As surely as the force of gravity pulled Newton’s apple to the ground, IT departments will invariably be governed by the law that says all shops will purchase the cheaper of two apparently equal products or services.
On the surface, there’s nothing wrong with that course of action – it’s just plain sound economics. On the surface, such decisions are to be applauded – and indeed, they usually are by upper management. Saving the company money will always put as IS director in the CEO’s good books.
The only problem with this law of IT nature is that the bargain-priced option often isn’t of equal value. A good example of this flaw was played out in the last couple of years in the Canadian telecom services industry. In 1999, a spate of upstart competitors were nosing quite successfully into the incumbents’ territory, stealing business away at a healthy clip. Converts to the messages of new service providers such as 360Networks and Group Telecom revelled in the knowledge that they no longer had to be bullied by incumbents such as Bell and Telus, and were receiving similar-level service for a better price.
Two years later, however, such customers were back on the Bell doorstep, looking to get their businesses reconnected in the wake of their upstart provider’s demise. It turned out that lower prices and better service, no matter how attractive those points were, ultimately weren’t as important as a carrier’s experience and stability.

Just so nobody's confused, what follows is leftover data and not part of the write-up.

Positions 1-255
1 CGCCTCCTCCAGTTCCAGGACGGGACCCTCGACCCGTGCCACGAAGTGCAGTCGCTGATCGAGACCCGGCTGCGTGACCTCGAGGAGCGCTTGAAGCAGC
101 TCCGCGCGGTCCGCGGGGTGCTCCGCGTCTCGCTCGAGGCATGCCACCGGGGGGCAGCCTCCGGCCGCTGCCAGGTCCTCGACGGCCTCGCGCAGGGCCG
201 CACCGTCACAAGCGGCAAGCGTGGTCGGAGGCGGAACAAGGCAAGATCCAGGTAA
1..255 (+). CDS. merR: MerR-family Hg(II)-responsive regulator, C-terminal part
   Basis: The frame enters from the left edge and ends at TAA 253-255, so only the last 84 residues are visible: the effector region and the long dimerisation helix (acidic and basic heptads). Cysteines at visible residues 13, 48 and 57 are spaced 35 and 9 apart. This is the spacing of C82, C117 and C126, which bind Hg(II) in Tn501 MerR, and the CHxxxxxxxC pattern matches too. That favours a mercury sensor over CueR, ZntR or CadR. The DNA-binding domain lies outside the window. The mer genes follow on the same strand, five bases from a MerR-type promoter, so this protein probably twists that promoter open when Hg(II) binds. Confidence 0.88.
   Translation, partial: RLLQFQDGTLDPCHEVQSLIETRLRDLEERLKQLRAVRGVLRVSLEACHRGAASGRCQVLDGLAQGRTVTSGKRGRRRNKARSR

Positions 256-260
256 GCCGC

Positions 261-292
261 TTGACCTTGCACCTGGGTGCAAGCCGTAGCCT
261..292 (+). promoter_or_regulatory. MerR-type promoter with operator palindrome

Today, with the reincarnated forms of many previously bankrupt challengers cropping up on the Canadian telecom scene, such as the aforementioned 360Networks and Group Telecom, don’t be surprised if the IT department price law holds true in 2003 as strongly as it did in 1999. The restarted upstarts are once again going to hack away at the big guys’ market share by offering lower prices and – brace yourself – service people wearing smiles.
And they will be successful, at least in the short term, because there will be enough IT shops out there that will, like Pavlov’s dogs, respond to the ring of lower prices – especially the perpetually cash-strapped medium-sized firms that the renewed kids on the block are targeting.
No doubt, there will be some forward-thinking managers who will say, “Wait a minute, we got burned the last time we went with these guys, so let’s think about the security that the incumbent is going to offer us – higher price notwithstanding.” But there will also be enough firms who will be willing to bury the past and hope for the best, secure in the knowledge that their next bill, at least, will be lower than their previous one.
Such a decision could be rewarded; there’s a good chance that the upstarts will survive this time around. But IT managers who are contemplating a switch from a more established service provider would be wise to research all they can about an upstart’s viability and then make a decision. By looking only at price differences, they run the risk of getting burned – again.